Peter and I antarctic plungePeter and I antarctic plunge My cousin, Peter, smiling for the camera operated by Colin Souness (thanks for the photo, Colin!). The legs, seemingly attached to the rope, in the background are mine :) (c) Colin Souness

As this is currently the only photograph I have of me swimming in Antarctica, and I have misplaced my DVD of the trip, if anyone reading this has a one or two photographs of me in the water or out of it following the swim, I'd appreciate if you could email them to me!!

The sights to be had in this area were a quick reminder that we really have to do as much as we can to preserve this wonderful and magical place. 

MC004696 Giant Petrel glacierMC004696 Giant Petrel glacier MC004730 Crabeater SealMC004730 Crabeater Seal Weddell Seal MC004769 Antarctic GlacierMC004769 Antarctic Glacier MC004418 Lonely AdelieMC004418 Lonely Adelie MC004425 Crab-eater SealMC004425 Crab-eater Seal Crabeater Seal on some sea ice MC004487 GlacierMC004487 Glacier MC004414 Iceberg MountainsMC004414 Iceberg Mountains MC004463 GP take offMC004463 GP take off Southern Giant Petrel taking off from some sea ice

I've made the Long-list!

August 30, 2015  •  Leave a Comment


Not quite the Booker, but I made the Long-List for the Irish Blog Awards 2015 in the photography category. The long-list will be further reduced to a shortlist which will be announced on September 2nd. #bloggies2015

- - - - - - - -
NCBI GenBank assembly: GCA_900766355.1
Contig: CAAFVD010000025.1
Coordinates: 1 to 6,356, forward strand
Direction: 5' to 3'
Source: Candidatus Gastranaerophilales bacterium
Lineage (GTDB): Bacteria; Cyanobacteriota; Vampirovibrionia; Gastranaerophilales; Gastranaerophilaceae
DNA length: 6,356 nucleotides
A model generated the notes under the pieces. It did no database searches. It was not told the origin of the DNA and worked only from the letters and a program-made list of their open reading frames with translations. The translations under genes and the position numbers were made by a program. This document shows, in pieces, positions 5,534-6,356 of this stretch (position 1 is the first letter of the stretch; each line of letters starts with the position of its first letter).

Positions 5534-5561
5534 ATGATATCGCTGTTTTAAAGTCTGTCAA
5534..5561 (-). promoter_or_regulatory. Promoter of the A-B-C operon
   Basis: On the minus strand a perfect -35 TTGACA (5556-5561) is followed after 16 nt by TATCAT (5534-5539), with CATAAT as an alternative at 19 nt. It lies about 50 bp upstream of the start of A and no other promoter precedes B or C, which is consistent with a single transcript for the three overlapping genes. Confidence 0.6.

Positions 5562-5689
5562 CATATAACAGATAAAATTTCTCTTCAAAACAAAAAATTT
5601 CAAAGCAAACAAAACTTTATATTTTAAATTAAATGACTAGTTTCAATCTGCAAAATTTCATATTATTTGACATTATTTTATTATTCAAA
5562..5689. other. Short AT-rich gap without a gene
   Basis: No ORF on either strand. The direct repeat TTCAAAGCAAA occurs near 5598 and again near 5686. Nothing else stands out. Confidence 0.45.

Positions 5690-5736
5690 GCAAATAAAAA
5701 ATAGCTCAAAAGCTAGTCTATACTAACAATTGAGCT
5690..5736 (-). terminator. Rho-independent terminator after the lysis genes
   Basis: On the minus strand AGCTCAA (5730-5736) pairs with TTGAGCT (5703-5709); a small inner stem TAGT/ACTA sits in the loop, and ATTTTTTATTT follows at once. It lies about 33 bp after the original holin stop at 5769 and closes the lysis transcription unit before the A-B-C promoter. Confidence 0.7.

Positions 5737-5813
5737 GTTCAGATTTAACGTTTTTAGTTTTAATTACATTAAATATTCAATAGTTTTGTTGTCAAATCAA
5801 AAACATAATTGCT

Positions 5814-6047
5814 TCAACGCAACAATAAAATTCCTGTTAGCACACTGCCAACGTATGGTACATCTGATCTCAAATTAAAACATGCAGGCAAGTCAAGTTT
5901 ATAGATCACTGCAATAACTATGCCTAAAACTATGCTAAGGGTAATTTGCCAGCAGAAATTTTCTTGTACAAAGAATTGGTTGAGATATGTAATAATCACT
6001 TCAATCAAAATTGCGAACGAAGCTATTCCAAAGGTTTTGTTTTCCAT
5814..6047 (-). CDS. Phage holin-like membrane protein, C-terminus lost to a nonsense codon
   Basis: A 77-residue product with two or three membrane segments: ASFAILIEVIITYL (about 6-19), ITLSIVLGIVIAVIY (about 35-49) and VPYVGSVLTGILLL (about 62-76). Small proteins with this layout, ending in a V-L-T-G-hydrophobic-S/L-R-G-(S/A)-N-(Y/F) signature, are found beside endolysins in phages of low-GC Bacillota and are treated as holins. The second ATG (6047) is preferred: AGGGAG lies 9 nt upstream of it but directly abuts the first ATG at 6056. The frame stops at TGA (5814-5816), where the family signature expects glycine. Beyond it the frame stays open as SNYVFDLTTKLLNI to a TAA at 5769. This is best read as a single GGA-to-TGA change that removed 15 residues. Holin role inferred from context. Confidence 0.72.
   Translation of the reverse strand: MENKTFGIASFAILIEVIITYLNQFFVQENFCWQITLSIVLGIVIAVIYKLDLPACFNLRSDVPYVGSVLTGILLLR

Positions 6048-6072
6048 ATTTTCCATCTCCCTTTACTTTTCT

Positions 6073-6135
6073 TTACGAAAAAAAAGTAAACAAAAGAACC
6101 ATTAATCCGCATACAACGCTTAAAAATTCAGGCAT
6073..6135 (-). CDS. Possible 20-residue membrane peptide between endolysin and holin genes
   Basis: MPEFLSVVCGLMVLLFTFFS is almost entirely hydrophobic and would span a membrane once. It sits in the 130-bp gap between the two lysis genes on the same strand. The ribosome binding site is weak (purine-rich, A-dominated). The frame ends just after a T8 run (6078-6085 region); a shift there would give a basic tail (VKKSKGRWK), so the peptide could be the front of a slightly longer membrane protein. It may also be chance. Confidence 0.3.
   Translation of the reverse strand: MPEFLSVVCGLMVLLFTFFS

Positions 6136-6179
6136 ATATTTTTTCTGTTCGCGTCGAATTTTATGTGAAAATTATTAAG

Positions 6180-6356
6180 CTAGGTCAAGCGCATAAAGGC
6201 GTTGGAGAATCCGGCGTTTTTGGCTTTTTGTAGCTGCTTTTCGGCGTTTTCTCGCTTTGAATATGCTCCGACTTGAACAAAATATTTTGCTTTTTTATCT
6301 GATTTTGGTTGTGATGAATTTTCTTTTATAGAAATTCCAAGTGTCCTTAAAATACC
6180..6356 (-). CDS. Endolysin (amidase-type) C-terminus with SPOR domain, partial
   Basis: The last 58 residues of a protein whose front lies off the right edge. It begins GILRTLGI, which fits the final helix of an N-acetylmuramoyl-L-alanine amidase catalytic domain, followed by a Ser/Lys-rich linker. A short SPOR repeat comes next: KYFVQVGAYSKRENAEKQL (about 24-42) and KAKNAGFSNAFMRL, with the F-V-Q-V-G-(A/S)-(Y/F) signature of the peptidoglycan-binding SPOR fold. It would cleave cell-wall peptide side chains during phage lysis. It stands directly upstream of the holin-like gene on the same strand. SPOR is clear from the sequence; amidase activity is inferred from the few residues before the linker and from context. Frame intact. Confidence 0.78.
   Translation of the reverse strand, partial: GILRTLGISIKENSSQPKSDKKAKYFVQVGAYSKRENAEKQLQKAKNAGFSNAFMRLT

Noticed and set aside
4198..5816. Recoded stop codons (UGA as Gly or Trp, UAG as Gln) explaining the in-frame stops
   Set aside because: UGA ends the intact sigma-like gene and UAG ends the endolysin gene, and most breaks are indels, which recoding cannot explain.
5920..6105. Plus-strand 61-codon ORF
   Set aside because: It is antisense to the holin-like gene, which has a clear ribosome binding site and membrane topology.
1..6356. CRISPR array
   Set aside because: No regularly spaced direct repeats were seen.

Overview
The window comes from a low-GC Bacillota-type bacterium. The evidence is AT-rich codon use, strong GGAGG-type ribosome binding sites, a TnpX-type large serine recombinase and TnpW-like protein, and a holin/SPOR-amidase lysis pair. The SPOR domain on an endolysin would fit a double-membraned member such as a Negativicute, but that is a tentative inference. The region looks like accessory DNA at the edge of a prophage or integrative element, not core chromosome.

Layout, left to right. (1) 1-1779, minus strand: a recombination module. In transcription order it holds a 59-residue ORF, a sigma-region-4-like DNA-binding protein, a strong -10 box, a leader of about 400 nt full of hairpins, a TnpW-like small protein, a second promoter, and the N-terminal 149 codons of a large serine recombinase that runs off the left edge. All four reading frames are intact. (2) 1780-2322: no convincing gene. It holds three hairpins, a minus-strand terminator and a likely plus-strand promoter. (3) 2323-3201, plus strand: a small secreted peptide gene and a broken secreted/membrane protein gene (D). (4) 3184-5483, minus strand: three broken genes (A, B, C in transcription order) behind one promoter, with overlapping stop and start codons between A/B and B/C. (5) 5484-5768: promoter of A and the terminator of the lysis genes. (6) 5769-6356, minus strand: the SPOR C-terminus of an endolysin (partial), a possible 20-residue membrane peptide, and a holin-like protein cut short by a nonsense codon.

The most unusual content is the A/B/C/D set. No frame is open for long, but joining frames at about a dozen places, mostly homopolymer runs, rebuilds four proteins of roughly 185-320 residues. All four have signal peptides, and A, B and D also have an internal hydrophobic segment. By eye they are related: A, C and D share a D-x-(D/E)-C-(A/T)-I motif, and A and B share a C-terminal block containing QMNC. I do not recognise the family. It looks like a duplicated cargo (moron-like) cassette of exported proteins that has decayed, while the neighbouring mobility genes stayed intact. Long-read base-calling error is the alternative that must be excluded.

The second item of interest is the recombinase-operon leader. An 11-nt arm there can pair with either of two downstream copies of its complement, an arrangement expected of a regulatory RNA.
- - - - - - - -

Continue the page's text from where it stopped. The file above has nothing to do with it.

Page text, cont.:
Days 13 to 15 - Retracing Shackleton's steps to Elephant Island, Antarctica

August 20, 2015  •  Leave a Comment

It's been quite a while since I updated the blog. It has been a busy few of months for me, for many reasons. One of the main reasons was that I was fortunate to spend two weeks on board the M.V. National Geographic Explorer (operated by Lindblad) sailing around the British and Irish Isles. My purpose on board was as a Naturalist (read that carefully), showing people the wildlife we encountered, giving a talk on Seabirds and generally managing the passengers expectations on board. To say I loved it would be an understatement! There was not much time for concentrated photography, but I did manage to get a few here and there. But more of that anon. Now it's back to the reason you are here.